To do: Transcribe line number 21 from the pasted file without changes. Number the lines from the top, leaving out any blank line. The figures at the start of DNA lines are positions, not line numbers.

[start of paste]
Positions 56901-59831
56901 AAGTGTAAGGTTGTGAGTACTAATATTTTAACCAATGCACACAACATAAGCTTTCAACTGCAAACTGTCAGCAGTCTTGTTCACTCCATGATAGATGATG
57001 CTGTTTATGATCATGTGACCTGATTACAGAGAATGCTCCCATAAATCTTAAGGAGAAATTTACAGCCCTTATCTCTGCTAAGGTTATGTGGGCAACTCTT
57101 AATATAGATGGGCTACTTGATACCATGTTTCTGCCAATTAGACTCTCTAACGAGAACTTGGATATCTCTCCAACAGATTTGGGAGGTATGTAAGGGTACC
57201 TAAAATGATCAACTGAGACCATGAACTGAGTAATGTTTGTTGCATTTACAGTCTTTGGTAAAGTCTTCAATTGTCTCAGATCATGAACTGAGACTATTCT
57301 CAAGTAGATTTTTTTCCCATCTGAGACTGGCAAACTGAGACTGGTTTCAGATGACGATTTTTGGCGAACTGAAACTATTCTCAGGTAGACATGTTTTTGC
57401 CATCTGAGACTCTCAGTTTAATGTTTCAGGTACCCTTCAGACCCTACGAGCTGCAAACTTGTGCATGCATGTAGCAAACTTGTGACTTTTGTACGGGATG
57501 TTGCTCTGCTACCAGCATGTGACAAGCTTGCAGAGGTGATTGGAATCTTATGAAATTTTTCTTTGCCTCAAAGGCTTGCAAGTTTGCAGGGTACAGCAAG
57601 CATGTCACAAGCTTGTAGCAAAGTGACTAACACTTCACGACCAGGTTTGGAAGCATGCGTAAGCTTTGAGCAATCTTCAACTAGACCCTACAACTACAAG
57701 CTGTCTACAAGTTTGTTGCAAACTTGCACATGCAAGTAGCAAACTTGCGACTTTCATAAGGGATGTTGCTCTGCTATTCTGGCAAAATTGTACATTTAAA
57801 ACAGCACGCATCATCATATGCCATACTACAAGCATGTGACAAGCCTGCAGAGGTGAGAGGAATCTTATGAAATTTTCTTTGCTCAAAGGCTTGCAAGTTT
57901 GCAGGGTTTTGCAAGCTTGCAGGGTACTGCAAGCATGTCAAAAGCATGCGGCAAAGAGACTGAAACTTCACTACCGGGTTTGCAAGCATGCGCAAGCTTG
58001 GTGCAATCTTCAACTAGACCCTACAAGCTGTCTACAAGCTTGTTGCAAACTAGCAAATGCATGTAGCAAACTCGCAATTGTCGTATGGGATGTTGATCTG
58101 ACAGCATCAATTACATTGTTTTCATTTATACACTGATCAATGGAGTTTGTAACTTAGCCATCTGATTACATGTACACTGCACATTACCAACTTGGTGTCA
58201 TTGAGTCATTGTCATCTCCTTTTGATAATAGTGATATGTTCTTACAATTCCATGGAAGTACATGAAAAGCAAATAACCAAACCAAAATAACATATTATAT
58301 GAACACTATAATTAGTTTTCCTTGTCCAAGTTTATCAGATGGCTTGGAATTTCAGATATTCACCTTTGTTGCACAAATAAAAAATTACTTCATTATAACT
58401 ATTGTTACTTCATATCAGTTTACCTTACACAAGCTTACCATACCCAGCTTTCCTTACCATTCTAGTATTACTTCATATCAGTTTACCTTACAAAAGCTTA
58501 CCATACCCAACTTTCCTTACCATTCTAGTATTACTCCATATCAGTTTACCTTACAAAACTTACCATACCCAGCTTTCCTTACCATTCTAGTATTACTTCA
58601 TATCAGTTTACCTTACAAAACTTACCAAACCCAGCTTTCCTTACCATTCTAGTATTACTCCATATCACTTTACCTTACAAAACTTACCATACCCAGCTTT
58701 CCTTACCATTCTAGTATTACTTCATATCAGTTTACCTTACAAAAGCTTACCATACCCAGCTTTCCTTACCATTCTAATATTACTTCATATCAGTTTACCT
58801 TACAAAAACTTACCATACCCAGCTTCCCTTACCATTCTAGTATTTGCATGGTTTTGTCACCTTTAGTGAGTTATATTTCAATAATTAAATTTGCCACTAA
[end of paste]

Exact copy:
58801 TACAAAAACTTACCATACCCAGCTTCCCTTACCATTCTAGTATTTGCATGGTTTTGTCACCTTTAGTGAGTTATATTTCAATAATTAAATTTGCCACTAA